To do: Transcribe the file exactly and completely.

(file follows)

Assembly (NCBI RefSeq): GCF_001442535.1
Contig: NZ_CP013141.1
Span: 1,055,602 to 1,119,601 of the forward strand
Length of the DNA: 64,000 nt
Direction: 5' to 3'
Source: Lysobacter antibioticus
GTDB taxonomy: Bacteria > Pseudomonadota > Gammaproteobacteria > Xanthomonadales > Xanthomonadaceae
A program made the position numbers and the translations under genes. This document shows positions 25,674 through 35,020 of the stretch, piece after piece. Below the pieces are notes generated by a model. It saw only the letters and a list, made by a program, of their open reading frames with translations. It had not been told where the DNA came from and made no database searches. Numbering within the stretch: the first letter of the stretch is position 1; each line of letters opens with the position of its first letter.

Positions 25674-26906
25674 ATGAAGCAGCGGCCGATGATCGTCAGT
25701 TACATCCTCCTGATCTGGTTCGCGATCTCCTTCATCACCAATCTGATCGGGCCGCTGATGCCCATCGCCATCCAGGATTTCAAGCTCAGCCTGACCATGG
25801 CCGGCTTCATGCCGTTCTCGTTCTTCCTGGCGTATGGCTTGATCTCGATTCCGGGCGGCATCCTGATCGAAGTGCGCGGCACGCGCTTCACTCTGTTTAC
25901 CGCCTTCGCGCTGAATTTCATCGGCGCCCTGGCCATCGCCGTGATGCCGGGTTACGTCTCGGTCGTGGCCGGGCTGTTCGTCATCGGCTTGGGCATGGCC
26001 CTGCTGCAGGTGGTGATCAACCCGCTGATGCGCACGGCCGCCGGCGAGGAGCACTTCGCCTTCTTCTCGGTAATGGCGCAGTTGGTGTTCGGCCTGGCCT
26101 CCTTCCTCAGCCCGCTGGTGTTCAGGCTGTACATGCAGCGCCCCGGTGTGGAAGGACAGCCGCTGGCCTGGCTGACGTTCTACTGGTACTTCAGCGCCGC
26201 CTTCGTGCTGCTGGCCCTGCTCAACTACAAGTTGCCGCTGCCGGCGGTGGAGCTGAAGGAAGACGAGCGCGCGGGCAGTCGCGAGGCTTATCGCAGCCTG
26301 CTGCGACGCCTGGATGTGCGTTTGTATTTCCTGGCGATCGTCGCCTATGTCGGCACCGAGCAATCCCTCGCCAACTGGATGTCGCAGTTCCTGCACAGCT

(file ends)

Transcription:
Assembly (NCBI RefSeq): GCF_001442535.1
Contig: NZ_CP013141.1
Span: 1,055,602 to 1,119,601 of the forward strand
Length of the DNA: 64,000 nt
Direction: 5' to 3'
Source: Lysobacter antibioticus
GTDB taxonomy: Bacteria > Pseudomonadota > Gammaproteobacteria > Xanthomonadales > Xanthomonadaceae
A program made the position numbers and the translations under genes. This document shows positions 25,674 through 35,020 of the stretch, piece after piece. Below the pieces are notes generated by a model. It saw only the letters and a list, made by a program, of their open reading frames with translations. It had not been told where the DNA came from and made no database searches. Numbering within the stretch: the first letter of the stretch is position 1; each line of letters opens with the position of its first letter.

Positions 25674-26906
25674 ATGAAGCAGCGGCCGATGATCGTCAGT
25701 TACATCCTCCTGATCTGGTTCGCGATCTCCTTCATCACCAATCTGATCGGGCCGCTGATGCCCATCGCCATCCAGGATTTCAAGCTCAGCCTGACCATGG
25801 CCGGCTTCATGCCGTTCTCGTTCTTCCTGGCGTATGGCTTGATCTCGATTCCGGGCGGCATCCTGATCGAAGTGCGCGGCACGCGCTTCACTCTGTTTAC
25901 CGCCTTCGCGCTGAATTTCATCGGCGCCCTGGCCATCGCCGTGATGCCGGGTTACGTCTCGGTCGTGGCCGGGCTGTTCGTCATCGGCTTGGGCATGGCC
26001 CTGCTGCAGGTGGTGATCAACCCGCTGATGCGCACGGCCGCCGGCGAGGAGCACTTCGCCTTCTTCTCGGTAATGGCGCAGTTGGTGTTCGGCCTGGCCT
26101 CCTTCCTCAGCCCGCTGGTGTTCAGGCTGTACATGCAGCGCCCCGGTGTGGAAGGACAGCCGCTGGCCTGGCTGACGTTCTACTGGTACTTCAGCGCCGC
26201 CTTCGTGCTGCTGGCCCTGCTCAACTACAAGTTGCCGCTGCCGGCGGTGGAGCTGAAGGAAGACGAGCGCGCGGGCAGTCGCGAGGCTTATCGCAGCCTG
26301 CTGCGACGCCTGGATGTGCGTTTGTATTTCCTGGCGATCGTCGCCTATGTCGGCACCGAGCAATCCCTCGCCAACTGGATGTCGCAGTTCCTGCACAGCT